|Advisory Opinion No. 95-23:||Application of the revolving door provisions of Public Officers Law §73(8) to a former Department of Transportation employee seeking to have his business certified as a minority business enterprise by his former agency.|
Pursuant to its authority under Executive Law §94(15), the New York State Ethics Commission ("Commission") concludes that the two year bar of Public Officers Law §73(8)(a) does not prohibit [the requesting individual] from applying to DOT for MBE certification within two years of his having left State employment because DOT, in considering such an application, is acting as agent for the federal government.
[The requesting individual] retired from DOT in June of 1994 after 32 years of service. Prior to his retirement, he was a Civil Engineer [ ]. [The contracting company], which he now heads, wishes to bid as a subcontractor on a federally funded highway project for the City of New York's ("City") Bureau of Bridges. It is seeking a contract as an MBE subcontractor.
The federal government, in providing funds to the states for the rehabilitation of highway infrastructure, sets aside a percentage of those funds for minority owned or controlled businesses.(2) As a condition of the receipt of federal money, state governments must implement the federal government's MBE certification program. The Secretary of the United States Department of Transportation ("Department") has established minimum uniform criteria which State governments must follow in determining whether a concern qualifies as an MBE. DOT, as New York's state "highway agency," performs this function and certifies contractors, even for projects in which it is not involved, pursuant to the federal eligibility standards contained in 49 CFR §23.53. These standards include:
Procedurally, applicants for MBE certification by DOT use specific schedules established by the Secretary of Transportation.(3) According to DOT's certification unit staff, it performs an in-depth review of all applications, following the applicable federal regulations, to determine whether the above-cited standards have been met. For example, DOT will review tax returns, resumes, and existing contracts to verify that a minority individual is the true owner of an applicant's business. There are occasions when DOT will ask an applicant to supply further documentation. Because DOT acts as the federal government's representative, it conducts a complete inquiry even if a contractor has been certified elsewhere. Once certified, an MBE must revise its application annually by submitting updated information on federally established schedules.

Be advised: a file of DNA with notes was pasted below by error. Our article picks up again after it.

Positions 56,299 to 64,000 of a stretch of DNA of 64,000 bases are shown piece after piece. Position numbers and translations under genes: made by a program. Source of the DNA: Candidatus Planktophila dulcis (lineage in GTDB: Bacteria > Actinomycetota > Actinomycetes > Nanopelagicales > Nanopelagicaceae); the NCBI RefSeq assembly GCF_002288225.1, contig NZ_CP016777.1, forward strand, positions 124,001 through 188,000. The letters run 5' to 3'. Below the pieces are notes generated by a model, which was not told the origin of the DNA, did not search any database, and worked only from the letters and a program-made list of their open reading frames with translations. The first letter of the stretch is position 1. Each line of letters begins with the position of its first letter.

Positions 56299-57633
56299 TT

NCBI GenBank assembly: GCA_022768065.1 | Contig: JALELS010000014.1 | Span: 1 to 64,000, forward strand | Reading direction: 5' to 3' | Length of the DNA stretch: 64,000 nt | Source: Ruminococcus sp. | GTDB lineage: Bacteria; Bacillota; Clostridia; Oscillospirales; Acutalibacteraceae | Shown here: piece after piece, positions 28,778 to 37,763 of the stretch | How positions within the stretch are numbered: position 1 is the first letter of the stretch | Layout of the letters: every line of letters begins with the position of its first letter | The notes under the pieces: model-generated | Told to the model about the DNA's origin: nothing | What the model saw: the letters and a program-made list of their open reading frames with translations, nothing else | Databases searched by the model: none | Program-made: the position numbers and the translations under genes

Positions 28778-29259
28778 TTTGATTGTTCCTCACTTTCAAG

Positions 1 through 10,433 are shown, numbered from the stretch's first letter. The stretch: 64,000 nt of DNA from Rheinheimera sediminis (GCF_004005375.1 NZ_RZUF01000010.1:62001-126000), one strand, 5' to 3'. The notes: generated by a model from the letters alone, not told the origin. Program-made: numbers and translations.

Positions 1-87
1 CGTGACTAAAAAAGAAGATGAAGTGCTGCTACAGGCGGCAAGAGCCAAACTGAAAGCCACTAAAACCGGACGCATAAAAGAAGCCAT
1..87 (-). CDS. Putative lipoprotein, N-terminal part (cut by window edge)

For applicants which are denied certification by DOT, there is an appeal mechanism to the federal government. Any firm that believes that it has been wrongly denied certification may file an appeal to the Secretary of Transportation within 180 days of the final State agency action.(4)
[The requesting individual], as President of [the contracting company], has submitted an application to DOT for certification of [the contracting company] as an MBE for the purpose of obtaining the City contract. However, DOT's certification unit has questioned [the requesting individual]'s eligibility to apply within two years of his having retired from the agency.
[The requesting individual] argues that if the post-employment provisions of Public Officers Law §73(8)(a) prohibit his obtaining an MBE certification for [the contracting company], his company will not only be prevented from bidding on the City contract but also on other contracts which require MBE certification by DOT. He states that he is already certified as an MBE by the Metropolitan Transportation Authority ("MTA"), and argues that the DOT certification, while legally required for many projects, is duplicative.
Public Officers Law §73(8) states, in relevant part, that:
(a) No person who has served as a state officer or employee shall within a period of two years after the termination of such service or employment appear or practice before such state agency or receive compensation for any services rendered by such former officer or employee on behalf of any person, firm, corporation, or association in relation to any case, proceeding or application or other matter before such agency.